Xu's novel double heterojunction biopolar transistor earns Best Student Paper at CSICS

Improved transistor reliability research wins award

ECE graduate student Huiming Xu won the 2014 Compound Semiconductor Integrated Circuit Symposium (CSICS) Best Student Paper Award for his research on a novel double heterojunction bipolar transistor (DHBT). Xu’s advisor, Professor Milton Feng, received the award last week at the 2015 CSICS conference.

ECE Professor Milton Feng (right) and coauthor Barry Wu (left), who works at Keysight Technologies (formerly Agilent), receive the 2014 CSICS Best Student Paper award for colleague Huiming Xu from CSICS symposium chair Chuck Campbell.
ECE Professor Milton Feng (right) and coauthor Barry Wu (left), who works at Keysight Technologies (formerly Agilent), receive the 2014 CSICS Best Student Paper award for colleague Huiming Xu from CSICS symposium chair Chuck Campbell.
Xu’s work demonstrated the effectiveness of adding an emitter ledge to a Type-II GaAsSb/InP DHBT to improve the transistor’s performance and reliability. For years, engineers would reduce the width of a transistor’s emitter in order to improve its speed. However, shrinking the emitter width causes the transistor’s current gain to drop, which, in turn, makes the device less reliable.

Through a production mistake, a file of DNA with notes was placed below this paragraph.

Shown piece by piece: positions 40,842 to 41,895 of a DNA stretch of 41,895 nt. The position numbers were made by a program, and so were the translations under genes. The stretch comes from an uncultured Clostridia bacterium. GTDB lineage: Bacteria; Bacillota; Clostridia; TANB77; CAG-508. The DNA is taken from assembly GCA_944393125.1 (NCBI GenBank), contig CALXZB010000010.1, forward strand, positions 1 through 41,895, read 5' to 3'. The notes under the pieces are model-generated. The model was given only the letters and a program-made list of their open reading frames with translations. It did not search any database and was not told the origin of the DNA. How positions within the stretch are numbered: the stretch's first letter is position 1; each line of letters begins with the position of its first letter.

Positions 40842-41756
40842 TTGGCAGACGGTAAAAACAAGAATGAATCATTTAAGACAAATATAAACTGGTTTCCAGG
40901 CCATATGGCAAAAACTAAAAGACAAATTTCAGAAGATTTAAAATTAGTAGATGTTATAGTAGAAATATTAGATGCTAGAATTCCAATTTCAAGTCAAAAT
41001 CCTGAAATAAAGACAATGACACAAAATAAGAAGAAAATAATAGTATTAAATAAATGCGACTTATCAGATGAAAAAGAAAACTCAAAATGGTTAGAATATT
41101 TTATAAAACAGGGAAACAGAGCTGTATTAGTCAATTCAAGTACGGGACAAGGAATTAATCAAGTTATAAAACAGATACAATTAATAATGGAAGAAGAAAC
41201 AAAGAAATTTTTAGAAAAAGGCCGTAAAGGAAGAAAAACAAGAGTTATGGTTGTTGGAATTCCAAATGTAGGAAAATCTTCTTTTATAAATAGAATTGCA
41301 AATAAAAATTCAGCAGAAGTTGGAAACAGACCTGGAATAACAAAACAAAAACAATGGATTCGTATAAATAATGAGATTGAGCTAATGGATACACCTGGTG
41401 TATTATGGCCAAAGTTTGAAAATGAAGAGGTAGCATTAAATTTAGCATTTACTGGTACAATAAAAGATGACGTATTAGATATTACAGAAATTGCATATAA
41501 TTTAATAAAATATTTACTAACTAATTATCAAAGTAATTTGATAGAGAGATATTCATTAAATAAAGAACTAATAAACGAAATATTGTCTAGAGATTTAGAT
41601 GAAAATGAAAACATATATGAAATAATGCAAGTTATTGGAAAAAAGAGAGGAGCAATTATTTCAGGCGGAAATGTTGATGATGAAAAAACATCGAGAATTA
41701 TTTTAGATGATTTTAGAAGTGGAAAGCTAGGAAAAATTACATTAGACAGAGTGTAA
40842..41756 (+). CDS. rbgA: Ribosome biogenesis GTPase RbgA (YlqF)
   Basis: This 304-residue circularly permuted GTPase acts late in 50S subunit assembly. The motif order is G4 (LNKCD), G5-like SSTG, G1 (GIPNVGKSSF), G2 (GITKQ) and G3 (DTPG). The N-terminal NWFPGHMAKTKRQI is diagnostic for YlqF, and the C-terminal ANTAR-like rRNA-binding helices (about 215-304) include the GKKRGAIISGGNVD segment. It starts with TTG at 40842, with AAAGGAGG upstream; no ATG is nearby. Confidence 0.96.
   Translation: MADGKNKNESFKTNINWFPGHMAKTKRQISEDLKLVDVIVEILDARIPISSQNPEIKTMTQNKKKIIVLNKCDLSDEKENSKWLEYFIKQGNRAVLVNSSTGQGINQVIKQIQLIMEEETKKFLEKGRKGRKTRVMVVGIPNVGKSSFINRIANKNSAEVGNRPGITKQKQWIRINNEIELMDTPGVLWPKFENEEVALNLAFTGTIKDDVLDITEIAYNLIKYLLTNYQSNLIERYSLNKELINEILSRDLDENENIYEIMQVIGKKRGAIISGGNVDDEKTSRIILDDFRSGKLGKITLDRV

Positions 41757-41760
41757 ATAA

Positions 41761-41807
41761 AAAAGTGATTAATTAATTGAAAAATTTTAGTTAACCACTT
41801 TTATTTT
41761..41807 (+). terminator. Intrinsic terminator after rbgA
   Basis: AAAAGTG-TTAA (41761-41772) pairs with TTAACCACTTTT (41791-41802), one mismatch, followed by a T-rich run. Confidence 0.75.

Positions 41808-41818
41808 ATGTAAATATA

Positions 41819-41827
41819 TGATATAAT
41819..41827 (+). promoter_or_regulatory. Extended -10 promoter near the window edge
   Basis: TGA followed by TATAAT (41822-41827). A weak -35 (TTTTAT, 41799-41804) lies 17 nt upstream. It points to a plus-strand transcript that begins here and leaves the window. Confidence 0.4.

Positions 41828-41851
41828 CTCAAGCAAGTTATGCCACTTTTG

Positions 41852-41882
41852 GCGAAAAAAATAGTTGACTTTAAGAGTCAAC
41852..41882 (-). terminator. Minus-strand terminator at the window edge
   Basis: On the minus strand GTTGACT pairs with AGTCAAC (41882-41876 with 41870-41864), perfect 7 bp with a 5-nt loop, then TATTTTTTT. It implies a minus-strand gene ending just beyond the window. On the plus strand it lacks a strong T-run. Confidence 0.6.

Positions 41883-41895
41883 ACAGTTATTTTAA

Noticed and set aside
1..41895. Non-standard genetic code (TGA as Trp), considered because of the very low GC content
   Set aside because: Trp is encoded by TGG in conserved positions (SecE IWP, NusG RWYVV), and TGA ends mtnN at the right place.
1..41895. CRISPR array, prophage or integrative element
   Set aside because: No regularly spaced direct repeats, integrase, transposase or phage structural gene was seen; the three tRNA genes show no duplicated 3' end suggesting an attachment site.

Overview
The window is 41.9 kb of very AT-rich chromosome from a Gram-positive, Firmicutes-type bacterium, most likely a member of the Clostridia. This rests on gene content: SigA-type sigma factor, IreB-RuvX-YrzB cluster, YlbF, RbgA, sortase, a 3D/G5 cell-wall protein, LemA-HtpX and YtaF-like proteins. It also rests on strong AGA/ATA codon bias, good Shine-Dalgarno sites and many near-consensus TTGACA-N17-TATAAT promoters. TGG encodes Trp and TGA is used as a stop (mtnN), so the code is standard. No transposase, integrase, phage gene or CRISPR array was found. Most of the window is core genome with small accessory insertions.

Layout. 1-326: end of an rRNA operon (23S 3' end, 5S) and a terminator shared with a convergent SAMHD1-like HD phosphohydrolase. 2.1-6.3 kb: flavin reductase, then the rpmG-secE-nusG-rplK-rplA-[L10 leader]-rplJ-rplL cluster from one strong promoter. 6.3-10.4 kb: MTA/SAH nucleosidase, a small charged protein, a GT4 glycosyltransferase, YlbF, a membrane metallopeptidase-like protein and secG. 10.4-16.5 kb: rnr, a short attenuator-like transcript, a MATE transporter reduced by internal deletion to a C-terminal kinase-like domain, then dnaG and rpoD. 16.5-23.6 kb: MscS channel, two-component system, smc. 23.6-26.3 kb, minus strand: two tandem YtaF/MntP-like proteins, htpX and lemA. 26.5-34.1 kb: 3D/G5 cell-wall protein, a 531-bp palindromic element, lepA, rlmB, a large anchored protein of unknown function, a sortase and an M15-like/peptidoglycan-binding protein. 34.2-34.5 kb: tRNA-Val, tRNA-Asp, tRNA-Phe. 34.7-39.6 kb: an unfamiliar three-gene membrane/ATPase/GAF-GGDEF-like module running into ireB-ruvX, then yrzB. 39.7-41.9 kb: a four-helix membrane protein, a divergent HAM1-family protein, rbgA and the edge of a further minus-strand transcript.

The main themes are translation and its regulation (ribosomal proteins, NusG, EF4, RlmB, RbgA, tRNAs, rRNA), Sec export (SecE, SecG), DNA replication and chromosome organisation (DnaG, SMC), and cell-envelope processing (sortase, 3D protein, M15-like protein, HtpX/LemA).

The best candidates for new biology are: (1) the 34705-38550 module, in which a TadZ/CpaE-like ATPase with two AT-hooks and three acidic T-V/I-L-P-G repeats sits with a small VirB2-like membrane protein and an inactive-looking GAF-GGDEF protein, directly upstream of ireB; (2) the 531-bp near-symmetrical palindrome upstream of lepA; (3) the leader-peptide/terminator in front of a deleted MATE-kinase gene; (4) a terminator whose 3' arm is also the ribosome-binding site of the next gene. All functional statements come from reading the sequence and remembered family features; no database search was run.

“Image a square, when the square becomes smaller and smaller, the square’s area to the square’s peripheral length ratio will reduce,” explained Xu. “So, as the emitter area reduces, the emitter peripheral surface recombination current becomes very important. If the peripheral is really leaky (high emitter peripheral surface recombination current density), then lots of electrons will be leaked out through peripheral, leading to reduced current gain.”

As Xu demonstrated, the ledge passivates the emitter peripheral surface, making it less leaky, which improves the current gain. In fact, his approach improved the current gain by 50% over existing DHBTs, which are used for high-speed instrumentation and communication systems.

“This type of device could be a key enabler of next-generation communication technology, such as 5G mobile networks and 100G Internet,” said Xu, who earned his PhD in late 2014 as a member of Professor Feng’s High-Speed Integrated Circuits group.

Today, Xu works as a senior electrical engineer at Skyworks Solutions, a leading supplier of analog semiconductor communication components. In addition to Feng, Xu’s co-authors on the paper were Illinois graduate student Ardy Winoto and Barry Wu, who works at Keysight Technologies, formerly known as Agilent Technologies.